I nodded my assent and began warming up my arm on the sidelines with a couple of kids who were watching everything that was taking place with a familiar sense of awe toward the entire spectacle.
The forgotten taste of blood came into my mouth and my face became hard and impassive…
I heard the celebratory shouts that indicated that my team had obtained possession – I jogged onto the field to take control of the Offense…
Dropback… pass to a Receiver on the right – gain of 5.
Play-Action, rollout right… pass to a Receiver on the right – incomplete.
Handoff to the left side – gain of 10.
Play-Action, dropback… pass to a Receiver over the middle for 40 yards – Touchdown.
I jog to the sidelines and stand with my arms akimbo. I notice that the stadium grounds have grown quiet. I look around and notice that people are looking at me strangely. I ignore this and turn attention back to the game.
The other team scored and my team now had possession, again I trotted onto the field…
Dropback… pass to a Receiver on the left – gain of 10.
Play-Action, rollout right… pass to a Receiver over the middle – gain of 7
Rollout right… pass to a Receiver on the right – gain of 5.
Dropback… pass to a Receiver over the middle – gain of 10.
Dropback… pass to a Receiver on the left – gain of 15
Handoff… Counter left – no gain.
Handoff… Sweep right – loss of 7.
Option left… pass to a Receiver on the left for 13 yards – Touchdown.
As I start to head toward the sidelines one of my receivers complains that he was open and that I should have passed to him. Annoyed at this, I explain to him that not only was he covered, but that even if I had managed to get the ball to him he was out of position and likely would`ve been hit from behind rather hard. I continued that not only did I believe that it was important to make intelligent strategic decisions concerning getting the ball to a receiver, but also to keep the receiver`s position in mind to not put them in a vulnerable situation. He responds, “Aight” as I continue toward the sidelines.
The opposing team is beginning to fray, and I can sense their impatience. Their play is over-aggressive and sloppy. Despite this they drive the length of the field before turning the ball over near the goal-line. I return to the field of play…
Rollout left… Screen pass to a Receiver on the right – gain of 9.
Dropback… pass to a Receiver over the middle – gain of 4.
Dropback… pass to a Receiver on the right – gain of 12.
Handoff… up the middle for a gain of 5.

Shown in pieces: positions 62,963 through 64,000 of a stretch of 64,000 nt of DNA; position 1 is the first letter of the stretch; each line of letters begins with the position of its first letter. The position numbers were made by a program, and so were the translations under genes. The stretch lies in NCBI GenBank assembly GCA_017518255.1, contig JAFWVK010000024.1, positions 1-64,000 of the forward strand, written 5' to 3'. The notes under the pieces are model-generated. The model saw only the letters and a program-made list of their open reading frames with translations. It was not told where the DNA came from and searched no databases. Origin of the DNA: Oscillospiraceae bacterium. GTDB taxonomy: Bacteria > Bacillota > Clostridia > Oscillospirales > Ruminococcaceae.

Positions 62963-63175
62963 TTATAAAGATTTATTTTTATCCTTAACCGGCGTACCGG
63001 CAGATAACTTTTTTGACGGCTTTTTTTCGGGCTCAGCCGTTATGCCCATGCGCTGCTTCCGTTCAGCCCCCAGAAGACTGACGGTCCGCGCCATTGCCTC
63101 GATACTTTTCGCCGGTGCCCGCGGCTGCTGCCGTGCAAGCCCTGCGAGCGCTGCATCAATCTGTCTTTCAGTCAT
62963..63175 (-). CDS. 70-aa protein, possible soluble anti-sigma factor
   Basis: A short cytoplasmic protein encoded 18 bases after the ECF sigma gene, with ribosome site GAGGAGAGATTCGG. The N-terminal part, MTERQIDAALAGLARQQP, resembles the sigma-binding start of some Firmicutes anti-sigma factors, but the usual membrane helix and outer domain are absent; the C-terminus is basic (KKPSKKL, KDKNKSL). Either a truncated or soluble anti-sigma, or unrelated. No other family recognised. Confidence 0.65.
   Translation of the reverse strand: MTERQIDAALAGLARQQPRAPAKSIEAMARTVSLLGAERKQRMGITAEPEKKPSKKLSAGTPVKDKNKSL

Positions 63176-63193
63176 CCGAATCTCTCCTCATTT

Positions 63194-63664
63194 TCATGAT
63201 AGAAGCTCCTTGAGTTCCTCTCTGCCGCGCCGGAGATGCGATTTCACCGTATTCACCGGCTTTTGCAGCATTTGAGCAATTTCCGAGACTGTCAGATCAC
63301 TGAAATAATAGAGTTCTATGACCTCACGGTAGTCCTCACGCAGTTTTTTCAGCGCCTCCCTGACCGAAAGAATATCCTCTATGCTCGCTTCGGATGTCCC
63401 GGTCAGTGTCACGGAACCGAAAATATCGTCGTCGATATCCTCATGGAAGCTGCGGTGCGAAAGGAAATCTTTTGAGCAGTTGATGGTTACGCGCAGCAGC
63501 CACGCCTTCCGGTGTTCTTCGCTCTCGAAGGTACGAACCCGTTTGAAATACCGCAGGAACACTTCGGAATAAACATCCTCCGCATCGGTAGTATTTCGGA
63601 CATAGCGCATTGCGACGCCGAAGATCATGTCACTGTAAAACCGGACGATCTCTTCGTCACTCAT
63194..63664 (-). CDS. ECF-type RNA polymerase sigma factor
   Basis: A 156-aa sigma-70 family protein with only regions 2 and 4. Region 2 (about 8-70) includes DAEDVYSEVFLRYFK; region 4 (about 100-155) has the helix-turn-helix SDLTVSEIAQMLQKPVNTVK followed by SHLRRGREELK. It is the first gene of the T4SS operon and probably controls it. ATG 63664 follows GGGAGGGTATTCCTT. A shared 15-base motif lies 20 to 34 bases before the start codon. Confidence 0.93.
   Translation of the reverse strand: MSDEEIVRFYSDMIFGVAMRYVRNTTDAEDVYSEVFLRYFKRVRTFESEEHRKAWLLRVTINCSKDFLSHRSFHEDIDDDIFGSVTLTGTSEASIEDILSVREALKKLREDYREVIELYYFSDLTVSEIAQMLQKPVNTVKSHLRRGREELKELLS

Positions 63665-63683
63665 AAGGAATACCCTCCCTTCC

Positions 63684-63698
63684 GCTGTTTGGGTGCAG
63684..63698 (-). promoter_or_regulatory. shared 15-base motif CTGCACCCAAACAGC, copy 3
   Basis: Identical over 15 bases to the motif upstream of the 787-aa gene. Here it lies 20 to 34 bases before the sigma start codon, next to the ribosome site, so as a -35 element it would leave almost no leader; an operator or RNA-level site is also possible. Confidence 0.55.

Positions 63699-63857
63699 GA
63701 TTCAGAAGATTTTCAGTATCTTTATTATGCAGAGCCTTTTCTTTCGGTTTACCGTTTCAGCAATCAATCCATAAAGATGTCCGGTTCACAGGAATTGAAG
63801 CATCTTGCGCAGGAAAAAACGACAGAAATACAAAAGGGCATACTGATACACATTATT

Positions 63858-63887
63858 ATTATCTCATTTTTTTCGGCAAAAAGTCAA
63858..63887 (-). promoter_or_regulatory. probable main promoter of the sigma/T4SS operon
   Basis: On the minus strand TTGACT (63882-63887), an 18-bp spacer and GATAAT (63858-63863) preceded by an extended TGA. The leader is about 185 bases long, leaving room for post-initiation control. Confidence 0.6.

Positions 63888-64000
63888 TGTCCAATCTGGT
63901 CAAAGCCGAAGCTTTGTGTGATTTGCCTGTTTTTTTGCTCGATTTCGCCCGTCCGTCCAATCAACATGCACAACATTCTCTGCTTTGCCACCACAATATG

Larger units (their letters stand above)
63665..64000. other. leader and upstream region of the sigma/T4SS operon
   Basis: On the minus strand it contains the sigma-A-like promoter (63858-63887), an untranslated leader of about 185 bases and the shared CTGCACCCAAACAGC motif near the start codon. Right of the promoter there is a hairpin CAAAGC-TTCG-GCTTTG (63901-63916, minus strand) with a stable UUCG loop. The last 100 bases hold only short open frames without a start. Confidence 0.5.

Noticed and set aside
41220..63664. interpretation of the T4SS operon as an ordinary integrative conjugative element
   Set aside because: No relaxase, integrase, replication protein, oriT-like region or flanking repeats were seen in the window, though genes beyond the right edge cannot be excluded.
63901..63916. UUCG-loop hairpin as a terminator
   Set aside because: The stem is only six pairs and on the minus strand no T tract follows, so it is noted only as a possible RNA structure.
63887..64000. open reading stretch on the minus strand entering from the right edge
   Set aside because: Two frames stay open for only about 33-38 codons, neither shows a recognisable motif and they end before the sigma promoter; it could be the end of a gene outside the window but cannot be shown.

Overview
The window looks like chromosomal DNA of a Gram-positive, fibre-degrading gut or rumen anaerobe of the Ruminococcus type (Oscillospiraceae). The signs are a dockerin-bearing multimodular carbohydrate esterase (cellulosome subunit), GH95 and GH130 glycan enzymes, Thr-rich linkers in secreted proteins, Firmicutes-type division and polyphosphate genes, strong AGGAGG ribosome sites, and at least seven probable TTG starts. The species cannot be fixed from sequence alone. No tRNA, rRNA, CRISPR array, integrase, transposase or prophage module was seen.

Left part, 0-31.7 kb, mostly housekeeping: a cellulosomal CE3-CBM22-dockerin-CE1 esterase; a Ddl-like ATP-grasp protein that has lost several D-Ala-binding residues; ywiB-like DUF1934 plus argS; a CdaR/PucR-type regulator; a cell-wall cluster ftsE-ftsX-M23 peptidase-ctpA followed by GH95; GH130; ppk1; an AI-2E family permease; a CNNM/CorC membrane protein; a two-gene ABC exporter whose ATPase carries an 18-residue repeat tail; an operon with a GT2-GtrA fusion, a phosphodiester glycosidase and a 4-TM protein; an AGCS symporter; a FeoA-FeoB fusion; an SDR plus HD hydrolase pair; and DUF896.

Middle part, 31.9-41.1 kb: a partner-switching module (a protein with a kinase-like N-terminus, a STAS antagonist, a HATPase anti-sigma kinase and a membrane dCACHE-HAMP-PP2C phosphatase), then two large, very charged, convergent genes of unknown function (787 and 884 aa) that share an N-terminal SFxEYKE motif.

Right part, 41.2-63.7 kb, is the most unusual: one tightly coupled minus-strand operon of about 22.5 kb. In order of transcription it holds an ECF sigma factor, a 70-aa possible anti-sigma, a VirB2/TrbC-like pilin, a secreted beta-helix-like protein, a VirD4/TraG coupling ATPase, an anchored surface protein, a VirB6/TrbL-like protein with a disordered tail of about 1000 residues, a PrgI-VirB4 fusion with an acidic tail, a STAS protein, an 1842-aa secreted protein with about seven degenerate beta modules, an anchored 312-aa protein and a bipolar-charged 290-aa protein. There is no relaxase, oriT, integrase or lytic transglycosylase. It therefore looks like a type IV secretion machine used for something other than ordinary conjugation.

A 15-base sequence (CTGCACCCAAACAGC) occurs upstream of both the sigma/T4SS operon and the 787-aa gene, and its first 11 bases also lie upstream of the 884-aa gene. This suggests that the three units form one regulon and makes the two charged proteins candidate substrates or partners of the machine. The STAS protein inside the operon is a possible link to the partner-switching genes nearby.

Handoff… Sweep left – loss of 9.
Rollout right… pass to a Receiver on the right – incomplete.
Play-Action, dropback… pass to a Receiver on the right for 34 yards – Touchdown.
We are ahead by a score of 21 to 7. The opposing Defense is shell-shocked. Whenever they play Zone, I find soft spots along the sidelines. In Man coverage I have little difficulty finding receivers over the middle. When they Blitz I see it coming and easily dump it off before a hand can even be laid upon me. In overcompensating their coverages they give me ample room to find open receivers repeatedly. There is no puzzle they can throw at me that I cannot I solve. Before the play begins I already know how to beat them and they cannot do anything about it.
The other team scores on the first Offensive play, I laugh and trot back onto the field…
Handoff… Sweep left – gain of 3.
Handoff… Draw play – gain of 2.
Option right… pitch to Halfback – no gain.
Dropback… pass to a Receiver down the right sideline for 55 yards – Touchdown.
It is now 28-14 and the other team is desperate. With aid of two very fortunate trick plays they move the ball well initially before finding resistance near the goal-line. With 1st-and-goal at the 5-yard line they fail to cross the line in four tries. It is my ball at my own 2-yard line. The game ends here…
Dropback… pass to a Receiver on the right side – gain of 18.
Dropback… pass to a Receiver on the left side – gain of 5.
Rollout left… pass to a Receiver on the left – gain of 10.
Play-Action, rollout right… pass to a Receiver on the right – gain of 14.
Play-Action, dropback… pass to a Receiver over the middle for a gain of 11 yards – Touchdown.
Game over, and the team for which I am playing wins easily by a score of 35-14.
Statistically, I finish 18-for-20 with 277 yards and 5 touchdowns.
Not bad, for a has-been.